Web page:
What I’m hoping the blogger I’m pitching to needs is a constant source of relevant news, topics, and story ideas. It’s hard to write and run a blog and keep abreast of everything at the same time. If the relationship is kept up over time, then maybe the blogger gets the opportunity to break news, which drives up their equity in the space.

Hopefully your PR relationships as a blogger are keeping a constant flow of ideas coming in. I’d like to think the relationship goes both ways.

This article has been edited for length and clarity.

About Morgan Quinn

Morgan Quinn is the Managing Editor and Social Media Manager at Mint.com. You can read her poorly-neglected blog at The Little Hen House.

66 Comments

  • Wow.. this article is very informative as it covers one of the most trendy subject i.e. Public relations and Advertising in contrast of blogging. Love to read it. Keep updating as usual. Thank you.

  • […] point I want to make is people mistake PR vs. advertising all the time. I’ve been known to do so as well. If your story is NOT newsworthy then you […]

  • Emma T says:

    Interesting article. Things might be a bit different in the UK, but generally PR send through requests for review, competitions or occasionally sponsored posts – ie a topic to include a link. The latter also come from SEO agencies.

    I do get sent a lot of general PR which is general hope that I and presumably lots of other bloggers will mention the news, however I have never once written about these. I’m more likely to pick up on these on relevant websites and share them off my own accord. Directly from the pr, unlikely. Because I decide what I want to write and when I want to write it, and there’s little time for additional ‘news’ in my schedule (I blog outside of my day job). I would also rather work with pr who make the effort to come to me directly rather than send out general releases. I would also prefer to occasionally be paid for producing something bespoke than just reiterating a new release or event, so if I have time I’d do that rather than sharing pr.

    I may (I can’t recall) have shared information I’ve been sent on facebook or twitter, but it would be maybe one line or link to a ‘this is interesting’. That’s about my limit as I don’t have to fill my blog with other people’s information, only what I choose.

    It would be interesting to see the success rate of ‘straight’ pr with bloggers, because I can’t say I’ve seen much of it around, and seems that other brand awareness techniques are much more popular with bloggers.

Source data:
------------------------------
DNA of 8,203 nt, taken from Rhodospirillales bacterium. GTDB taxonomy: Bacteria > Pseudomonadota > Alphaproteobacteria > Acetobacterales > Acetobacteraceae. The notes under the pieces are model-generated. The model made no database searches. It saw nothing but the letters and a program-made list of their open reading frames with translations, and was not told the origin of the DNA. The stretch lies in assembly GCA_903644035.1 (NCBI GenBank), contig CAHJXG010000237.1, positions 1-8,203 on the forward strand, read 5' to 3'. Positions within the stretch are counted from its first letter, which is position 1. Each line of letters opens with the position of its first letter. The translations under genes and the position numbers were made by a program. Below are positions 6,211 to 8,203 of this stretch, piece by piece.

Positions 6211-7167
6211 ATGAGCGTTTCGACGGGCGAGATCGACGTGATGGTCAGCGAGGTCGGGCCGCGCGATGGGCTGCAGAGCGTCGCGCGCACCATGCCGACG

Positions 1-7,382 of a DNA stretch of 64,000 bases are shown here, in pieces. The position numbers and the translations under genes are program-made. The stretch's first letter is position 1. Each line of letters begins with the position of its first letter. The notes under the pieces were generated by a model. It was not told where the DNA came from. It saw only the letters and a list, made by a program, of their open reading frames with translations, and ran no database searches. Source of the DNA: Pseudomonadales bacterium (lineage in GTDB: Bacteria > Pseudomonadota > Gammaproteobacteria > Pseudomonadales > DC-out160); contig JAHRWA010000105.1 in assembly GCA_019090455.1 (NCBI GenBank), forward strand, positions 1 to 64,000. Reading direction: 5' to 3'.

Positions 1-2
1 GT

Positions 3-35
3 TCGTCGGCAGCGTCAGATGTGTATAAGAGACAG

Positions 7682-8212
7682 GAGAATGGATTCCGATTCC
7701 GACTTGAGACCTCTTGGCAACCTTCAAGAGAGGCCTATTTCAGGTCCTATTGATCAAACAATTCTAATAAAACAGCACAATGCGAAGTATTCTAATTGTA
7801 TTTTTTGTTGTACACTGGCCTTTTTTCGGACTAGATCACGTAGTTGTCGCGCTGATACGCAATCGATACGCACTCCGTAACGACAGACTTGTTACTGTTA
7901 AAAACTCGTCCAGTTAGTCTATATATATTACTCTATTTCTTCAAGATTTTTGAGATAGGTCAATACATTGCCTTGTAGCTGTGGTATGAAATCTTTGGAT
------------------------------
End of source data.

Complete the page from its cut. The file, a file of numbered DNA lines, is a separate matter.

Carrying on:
• This is very interesting as I’ve only ever worked with advertisers and not PR people, mainly for the reasons you list above. Now I’ve read the interview, maybe I’ll be a bit more responsive to PR people in the future!

  • Monica says:

    This was very informative, thank you for sharing. I run a relatively new blog and almost immediately I started getting slammed with PR requests and I was unsure how to distinguish the different between PR, advertising, sponsorship, etc. This helped me understand some of the differences and how to interact with such pitches.

  • Morgan,

    Cool! I only received a few PR pitches over the past few months. This post clarified some things.

    Thanks for sharing Morgan!

  • Thanks for the post. It did clear some things up as far as what PR companies are looking for. However, if you are posting on your blog about something you have not tried via info you receive in a PR pitch, how is that any more relevant or believable than a paid post?
    And the part about the blogger not having control over content in a paid post didn’t make sense to me. Or maybe I misunderstood. Most paid posts I’ve done involved me familiarizing myself with their website, or product based on a provided description, then explain why I would find this product useful and possible drawbacks if any stand out to me. I’ve never had any complaints from the companies.
    As a reader, if I go to a blog and see a post that is mainly a introduction/description of a new product I’m not familiar with, I’m either interested or I’m not and it makes no difference to me if the blogger was paid to post it or not.
    I guess product reviews are the most relevant form of information to the audience. In this case, the blogger can speak from experience on how the product works, unlike either the paid or unpaid informational post. If PR companies are willing to offer products for bloggers to post about, they are likely to get a positive response from more bloggers, even if no further compensation is offered.

    • Morgan says:

      Hi Rena! I think you will find most companies are willing to provide free product to review. I think it gets a little gray when bloggers start taking money in exchange for product reviews because it removes the 3rd party neutrality, but there are a lot of bloggers who would disagree with that. Still, I would definitely not recommend suggesting products or services to your audience that you have not had first-hand experience with. That said, not all PR pitches are about products. Many are about events going in in your community, media tours, and even special offers on tickets for local attractions. You may be getting inundated with a lot of product pitches because you fall into the so-called “mommy blogger” space.